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For nearly one hundred years the Sarjeant Gallery Te Whare o Rehua Whanganui, on behalf of the people of our city, has been building its collections of fine art and applied art objects. With a collection now numbering over 8,000 pieces, in all media, it is unrivalled in regional New Zealand and can be viewed in similar terms to the major municipal collections of Auckland, Wellington, Christchurch and Dunedin. The Collection is nationally significant due to its size and depth of content. Housed within one of the finest purpose-built art galleries in the country, the building and the Collection are inextricably linked and are a part of our national history.
The Redevelopment will see the construction of a new wing to the north of the existing gallery, honouring the memory of Sir Archie Te Atawhai Taiaroa. It will incorporate suitable storage for the Sarjeant’s nationally significant collection, improved education facilities, large exhibition spaces and spaces for retail and events. The original gallery, which has a Historic Places Trust Category 1 rating, a will be earthquake strengthened and restored, retaining its historic architectural features.
We are working to have funds raised by the end of 2017 enabling a start on construction in mid-2018. The construction phase includes restoration of the existing building and construction of a new wing will take up to two years. If everything goes to plan it will be completed in 2020/2021.
It is estimated the total project will cost $34.9 million. This includes all construction, inflationary, architectural, outfitting and contingency costs.
Because of the national significance of the Gallery and the Collection we are looking to raise the capital from within Whanganui and further afield.
To date the Whanganui District Council has committed approximately $5m spread over several years. Remaining funds are targeted to come from Central Government, Lottery Grants Board, trusts, individual philanthropy and private sector corporate sponsorship.
No. There is no desire to over-burden the Whanganui ratepayer. As with other similar projects there are other options including having the project under-written by an independent organisation. This enables the fundraising period to be extended, while the project is able to go ahead on time.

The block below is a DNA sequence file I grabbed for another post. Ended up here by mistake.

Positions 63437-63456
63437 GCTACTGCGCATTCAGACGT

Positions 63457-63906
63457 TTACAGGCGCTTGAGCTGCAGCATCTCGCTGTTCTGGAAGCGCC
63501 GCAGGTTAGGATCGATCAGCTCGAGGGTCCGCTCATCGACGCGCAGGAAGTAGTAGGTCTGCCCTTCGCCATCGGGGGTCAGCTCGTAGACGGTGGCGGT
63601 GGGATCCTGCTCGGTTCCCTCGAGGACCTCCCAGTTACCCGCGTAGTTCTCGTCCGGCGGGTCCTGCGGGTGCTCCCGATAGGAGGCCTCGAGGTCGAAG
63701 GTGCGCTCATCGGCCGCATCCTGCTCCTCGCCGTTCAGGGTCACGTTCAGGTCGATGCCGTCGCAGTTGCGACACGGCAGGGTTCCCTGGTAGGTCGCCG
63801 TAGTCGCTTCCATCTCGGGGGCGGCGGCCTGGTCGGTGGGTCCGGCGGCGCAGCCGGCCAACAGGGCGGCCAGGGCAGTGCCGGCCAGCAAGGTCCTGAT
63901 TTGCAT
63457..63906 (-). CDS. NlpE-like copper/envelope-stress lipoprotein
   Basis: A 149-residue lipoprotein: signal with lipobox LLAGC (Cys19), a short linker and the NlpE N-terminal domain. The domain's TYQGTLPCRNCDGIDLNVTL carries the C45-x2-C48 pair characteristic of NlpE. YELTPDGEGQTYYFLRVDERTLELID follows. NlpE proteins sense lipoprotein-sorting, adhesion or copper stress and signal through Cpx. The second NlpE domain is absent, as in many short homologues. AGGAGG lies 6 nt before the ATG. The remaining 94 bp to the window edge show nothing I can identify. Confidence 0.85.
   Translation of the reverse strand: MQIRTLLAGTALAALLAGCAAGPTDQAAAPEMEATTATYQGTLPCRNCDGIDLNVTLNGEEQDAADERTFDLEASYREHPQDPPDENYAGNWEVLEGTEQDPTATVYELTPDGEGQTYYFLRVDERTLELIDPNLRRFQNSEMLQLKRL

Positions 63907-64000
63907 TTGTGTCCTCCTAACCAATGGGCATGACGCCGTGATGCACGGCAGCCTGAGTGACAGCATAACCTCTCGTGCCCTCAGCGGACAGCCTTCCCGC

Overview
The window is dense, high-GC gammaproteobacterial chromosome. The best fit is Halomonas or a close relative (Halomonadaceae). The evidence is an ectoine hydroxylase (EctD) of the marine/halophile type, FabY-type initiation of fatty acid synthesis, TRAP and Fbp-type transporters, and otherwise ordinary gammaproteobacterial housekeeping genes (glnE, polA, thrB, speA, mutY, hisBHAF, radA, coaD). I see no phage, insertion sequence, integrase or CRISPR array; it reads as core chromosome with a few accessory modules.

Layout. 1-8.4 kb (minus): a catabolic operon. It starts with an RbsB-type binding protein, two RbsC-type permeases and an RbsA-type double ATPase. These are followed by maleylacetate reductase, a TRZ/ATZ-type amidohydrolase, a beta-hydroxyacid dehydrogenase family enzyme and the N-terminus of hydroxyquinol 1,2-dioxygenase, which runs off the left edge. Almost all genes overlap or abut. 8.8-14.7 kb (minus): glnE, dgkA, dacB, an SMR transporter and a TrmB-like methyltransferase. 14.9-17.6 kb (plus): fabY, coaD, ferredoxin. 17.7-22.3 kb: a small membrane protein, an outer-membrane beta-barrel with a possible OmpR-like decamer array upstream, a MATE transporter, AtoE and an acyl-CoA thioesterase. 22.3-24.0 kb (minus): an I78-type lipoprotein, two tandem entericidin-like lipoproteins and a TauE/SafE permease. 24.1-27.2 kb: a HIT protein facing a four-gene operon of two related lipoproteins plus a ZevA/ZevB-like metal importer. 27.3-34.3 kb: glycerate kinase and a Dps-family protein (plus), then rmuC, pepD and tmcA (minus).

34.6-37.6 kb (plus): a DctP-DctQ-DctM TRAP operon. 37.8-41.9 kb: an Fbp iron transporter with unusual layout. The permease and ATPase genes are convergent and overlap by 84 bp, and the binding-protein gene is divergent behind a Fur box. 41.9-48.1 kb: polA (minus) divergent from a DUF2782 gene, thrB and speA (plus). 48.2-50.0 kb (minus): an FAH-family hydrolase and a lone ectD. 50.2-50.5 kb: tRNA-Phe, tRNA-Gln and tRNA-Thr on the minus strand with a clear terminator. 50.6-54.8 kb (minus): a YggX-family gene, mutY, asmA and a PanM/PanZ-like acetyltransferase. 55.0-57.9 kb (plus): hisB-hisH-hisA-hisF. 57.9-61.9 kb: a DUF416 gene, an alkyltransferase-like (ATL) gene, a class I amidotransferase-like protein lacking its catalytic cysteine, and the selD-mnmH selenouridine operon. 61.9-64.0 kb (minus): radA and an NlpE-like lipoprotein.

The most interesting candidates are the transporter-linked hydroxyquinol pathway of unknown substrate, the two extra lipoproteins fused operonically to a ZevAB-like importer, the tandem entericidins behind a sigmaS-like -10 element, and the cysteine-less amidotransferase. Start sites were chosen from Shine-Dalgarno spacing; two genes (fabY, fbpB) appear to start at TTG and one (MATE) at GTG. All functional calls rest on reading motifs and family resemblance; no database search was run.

Around $32.1 million has been secured or pledged – this includes central Government funding of $10 million and Lotteries Board grant of $6 million. The Trust is continuing to make approaches for corporate and philanthropic contributions.
Enhanced retail, events spaces and other revenue generation opportunities will help to offset the potential costs. Providing environmental control to protect the collection will bring additional energy costs; and the insurance costs of the building will increase. The on-going running costs have been accounted for in the Council’s 10 Year Plan.
Yes. The redevelopment includes a proposal to dedicate an appropriate space in the memory of the late Sir Archie Te Atawhai Taiaroa: rangatira of Whanganui Iwi and a highly regarded leader amongst Māori and Pakeha. The exact nature of this commemoration has yet to be finalised. This space will be named the Taiaroa Pātaka – the meaning of the word Pātaka is that of a “house of storage”, a place where valuable things are safeguarded. Te Whare O Rehua will contain the old and the new, the Sarjeant Gallery and the Taiaroa Pātaka.
In 1995 Whanganui Iwi supported the representatives on the Sarjeant Gallery Trust Board, the late George Waretini and Alvin Ponga, in the gifting of the name “Te Whare O Rehua” (the House of Inspiration) to the Gallery. Rehua is associated with kindness, enjoyment and entertainment. His house in the highest heaven is the repository of fine gifts, artefacts and the aesthetic arts. The name firmly places the Gallery within the Whanganui community; Whanganui being the name given to the region by tangata whenua.